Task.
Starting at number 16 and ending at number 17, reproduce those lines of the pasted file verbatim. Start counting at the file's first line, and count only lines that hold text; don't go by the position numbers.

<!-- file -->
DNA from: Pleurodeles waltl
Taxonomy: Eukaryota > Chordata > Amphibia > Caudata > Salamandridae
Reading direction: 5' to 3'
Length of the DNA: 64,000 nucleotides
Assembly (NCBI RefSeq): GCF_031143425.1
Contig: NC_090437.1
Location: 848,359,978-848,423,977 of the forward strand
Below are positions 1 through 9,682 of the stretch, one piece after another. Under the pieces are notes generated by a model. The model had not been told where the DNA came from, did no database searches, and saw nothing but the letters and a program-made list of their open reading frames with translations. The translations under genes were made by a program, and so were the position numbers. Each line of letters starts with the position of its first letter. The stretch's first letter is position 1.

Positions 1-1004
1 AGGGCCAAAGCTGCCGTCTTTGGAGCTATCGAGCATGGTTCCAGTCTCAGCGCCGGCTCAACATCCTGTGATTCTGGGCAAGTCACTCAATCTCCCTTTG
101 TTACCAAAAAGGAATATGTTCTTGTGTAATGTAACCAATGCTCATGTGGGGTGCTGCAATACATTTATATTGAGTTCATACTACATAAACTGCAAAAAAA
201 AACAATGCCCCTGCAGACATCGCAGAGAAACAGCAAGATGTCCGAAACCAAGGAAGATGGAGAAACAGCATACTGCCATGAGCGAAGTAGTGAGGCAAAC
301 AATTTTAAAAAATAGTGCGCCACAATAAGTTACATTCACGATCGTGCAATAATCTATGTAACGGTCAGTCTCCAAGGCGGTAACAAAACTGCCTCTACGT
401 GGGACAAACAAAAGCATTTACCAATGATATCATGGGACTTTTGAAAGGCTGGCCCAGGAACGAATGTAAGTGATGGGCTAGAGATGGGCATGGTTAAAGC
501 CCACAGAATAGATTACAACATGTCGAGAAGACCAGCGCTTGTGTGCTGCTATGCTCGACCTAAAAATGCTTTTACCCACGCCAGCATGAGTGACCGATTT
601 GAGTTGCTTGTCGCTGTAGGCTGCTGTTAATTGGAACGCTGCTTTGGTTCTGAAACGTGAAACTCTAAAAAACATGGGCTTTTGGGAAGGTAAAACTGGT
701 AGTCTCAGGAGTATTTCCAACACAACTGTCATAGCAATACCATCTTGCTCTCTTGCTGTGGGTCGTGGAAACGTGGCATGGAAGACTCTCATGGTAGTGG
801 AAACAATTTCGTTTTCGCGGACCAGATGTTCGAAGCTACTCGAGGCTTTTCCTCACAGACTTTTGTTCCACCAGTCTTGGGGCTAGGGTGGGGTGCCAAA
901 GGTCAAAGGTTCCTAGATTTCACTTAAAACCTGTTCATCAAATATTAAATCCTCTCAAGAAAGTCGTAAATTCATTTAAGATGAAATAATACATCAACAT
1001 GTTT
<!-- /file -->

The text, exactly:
601 GAGTTGCTTGTCGCTGTAGGCTGCTGTTAATTGGAACGCTGCTTTGGTTCTGAAACGTGAAACTCTAAAAAACATGGGCTTTTGGGAAGGTAAAACTGGT
701 AGTCTCAGGAGTATTTCCAACACAACTGTCATAGCAATACCATCTTGCTCTCTTGCTGTGGGTCGTGGAAACGTGGCATGGAAGACTCTCATGGTAGTGG